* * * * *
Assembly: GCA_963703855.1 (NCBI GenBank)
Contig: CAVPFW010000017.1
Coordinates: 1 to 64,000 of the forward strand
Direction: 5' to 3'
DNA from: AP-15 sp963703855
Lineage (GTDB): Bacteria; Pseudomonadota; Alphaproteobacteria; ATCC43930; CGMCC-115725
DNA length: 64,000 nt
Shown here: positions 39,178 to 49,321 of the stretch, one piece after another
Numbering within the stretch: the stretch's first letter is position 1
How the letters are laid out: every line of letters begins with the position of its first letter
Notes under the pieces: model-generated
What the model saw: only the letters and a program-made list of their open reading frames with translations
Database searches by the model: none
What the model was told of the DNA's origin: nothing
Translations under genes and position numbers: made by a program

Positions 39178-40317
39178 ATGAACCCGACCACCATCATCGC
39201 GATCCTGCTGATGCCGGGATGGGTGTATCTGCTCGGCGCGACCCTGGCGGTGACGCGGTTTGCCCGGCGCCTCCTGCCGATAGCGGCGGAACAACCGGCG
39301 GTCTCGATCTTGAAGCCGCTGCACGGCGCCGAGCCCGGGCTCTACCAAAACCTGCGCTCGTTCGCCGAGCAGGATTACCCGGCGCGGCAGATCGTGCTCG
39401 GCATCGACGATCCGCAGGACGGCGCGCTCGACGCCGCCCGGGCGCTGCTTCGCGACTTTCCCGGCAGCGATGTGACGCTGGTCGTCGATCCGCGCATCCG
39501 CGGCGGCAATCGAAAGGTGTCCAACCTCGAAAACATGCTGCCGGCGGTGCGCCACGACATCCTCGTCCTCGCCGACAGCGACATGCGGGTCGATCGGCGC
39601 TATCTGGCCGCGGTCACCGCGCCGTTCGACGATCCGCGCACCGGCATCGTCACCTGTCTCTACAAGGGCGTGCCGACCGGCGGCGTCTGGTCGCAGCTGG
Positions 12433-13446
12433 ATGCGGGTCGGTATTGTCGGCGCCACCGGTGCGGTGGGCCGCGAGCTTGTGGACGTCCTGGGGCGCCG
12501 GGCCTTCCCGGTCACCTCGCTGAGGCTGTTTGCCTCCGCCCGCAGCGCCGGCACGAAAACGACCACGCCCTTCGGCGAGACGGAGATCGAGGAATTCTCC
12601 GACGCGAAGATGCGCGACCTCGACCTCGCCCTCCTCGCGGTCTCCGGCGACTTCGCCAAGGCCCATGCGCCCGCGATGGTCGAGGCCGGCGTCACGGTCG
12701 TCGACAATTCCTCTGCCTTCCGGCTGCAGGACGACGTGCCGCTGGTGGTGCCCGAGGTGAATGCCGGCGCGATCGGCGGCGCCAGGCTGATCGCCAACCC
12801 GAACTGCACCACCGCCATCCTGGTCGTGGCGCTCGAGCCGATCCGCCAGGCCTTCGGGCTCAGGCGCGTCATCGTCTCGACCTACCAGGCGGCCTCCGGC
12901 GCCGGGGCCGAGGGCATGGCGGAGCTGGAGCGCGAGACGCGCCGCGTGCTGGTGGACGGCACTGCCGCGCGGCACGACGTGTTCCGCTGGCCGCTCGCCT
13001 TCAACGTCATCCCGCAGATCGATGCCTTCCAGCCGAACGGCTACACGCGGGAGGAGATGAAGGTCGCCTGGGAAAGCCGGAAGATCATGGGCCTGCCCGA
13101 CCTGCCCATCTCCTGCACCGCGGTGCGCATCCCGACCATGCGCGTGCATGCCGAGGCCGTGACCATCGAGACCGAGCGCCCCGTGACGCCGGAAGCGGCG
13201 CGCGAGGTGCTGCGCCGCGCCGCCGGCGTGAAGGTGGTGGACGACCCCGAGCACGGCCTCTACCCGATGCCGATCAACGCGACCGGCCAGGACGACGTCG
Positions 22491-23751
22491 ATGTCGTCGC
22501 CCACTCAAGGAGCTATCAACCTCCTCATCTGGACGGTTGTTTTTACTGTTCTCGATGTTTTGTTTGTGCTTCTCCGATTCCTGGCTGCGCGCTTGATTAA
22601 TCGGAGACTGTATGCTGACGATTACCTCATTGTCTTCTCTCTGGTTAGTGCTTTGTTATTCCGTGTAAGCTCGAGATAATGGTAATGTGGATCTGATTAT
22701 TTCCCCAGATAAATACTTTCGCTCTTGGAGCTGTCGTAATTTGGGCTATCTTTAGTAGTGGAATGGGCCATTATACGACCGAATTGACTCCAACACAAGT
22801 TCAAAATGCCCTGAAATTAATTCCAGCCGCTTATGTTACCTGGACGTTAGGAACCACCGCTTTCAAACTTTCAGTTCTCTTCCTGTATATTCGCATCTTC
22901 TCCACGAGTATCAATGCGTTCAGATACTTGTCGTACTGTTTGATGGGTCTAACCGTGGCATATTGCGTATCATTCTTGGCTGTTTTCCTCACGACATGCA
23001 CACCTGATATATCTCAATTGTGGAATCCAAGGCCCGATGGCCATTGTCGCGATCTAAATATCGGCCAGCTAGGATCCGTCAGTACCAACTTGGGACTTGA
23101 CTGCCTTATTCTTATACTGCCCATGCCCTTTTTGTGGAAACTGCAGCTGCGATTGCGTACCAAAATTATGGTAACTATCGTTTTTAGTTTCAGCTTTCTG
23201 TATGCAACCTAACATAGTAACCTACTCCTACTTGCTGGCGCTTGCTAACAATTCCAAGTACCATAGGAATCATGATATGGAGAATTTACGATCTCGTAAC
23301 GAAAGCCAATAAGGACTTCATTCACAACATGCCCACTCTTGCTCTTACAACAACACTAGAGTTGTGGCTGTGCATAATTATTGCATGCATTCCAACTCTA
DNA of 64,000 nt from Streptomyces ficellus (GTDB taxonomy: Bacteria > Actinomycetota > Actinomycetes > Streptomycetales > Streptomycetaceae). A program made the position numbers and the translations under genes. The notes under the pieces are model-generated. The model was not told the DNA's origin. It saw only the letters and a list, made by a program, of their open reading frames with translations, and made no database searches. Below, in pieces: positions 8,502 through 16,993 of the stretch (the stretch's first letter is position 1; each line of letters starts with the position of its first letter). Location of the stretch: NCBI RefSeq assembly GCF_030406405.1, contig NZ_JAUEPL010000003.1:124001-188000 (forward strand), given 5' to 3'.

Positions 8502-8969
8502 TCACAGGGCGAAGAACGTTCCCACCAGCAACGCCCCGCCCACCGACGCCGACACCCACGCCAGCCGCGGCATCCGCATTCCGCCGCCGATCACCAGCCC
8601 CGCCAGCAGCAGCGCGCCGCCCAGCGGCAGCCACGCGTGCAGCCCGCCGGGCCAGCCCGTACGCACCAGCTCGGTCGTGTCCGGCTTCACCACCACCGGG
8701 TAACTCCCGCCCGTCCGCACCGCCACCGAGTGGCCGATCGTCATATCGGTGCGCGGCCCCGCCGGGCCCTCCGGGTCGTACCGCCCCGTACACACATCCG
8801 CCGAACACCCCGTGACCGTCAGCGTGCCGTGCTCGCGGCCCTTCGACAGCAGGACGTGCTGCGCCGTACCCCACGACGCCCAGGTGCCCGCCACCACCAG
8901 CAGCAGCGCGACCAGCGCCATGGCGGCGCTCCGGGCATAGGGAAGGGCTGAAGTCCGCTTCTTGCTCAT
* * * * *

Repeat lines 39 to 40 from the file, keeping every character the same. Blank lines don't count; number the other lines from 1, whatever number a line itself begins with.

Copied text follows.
22901 TCCACGAGTATCAATGCGTTCAGATACTTGTCGTACTGTTTGATGGGTCTAACCGTGGCATATTGCGTATCATTCTTGGCTGTTTTCCTCACGACATGCA
23001 CACCTGATATATCTCAATTGTGGAATCCAAGGCCCGATGGCCATTGTCGCGATCTAAATATCGGCCAGCTAGGATCCGTCAGTACCAACTTGGGACTTGA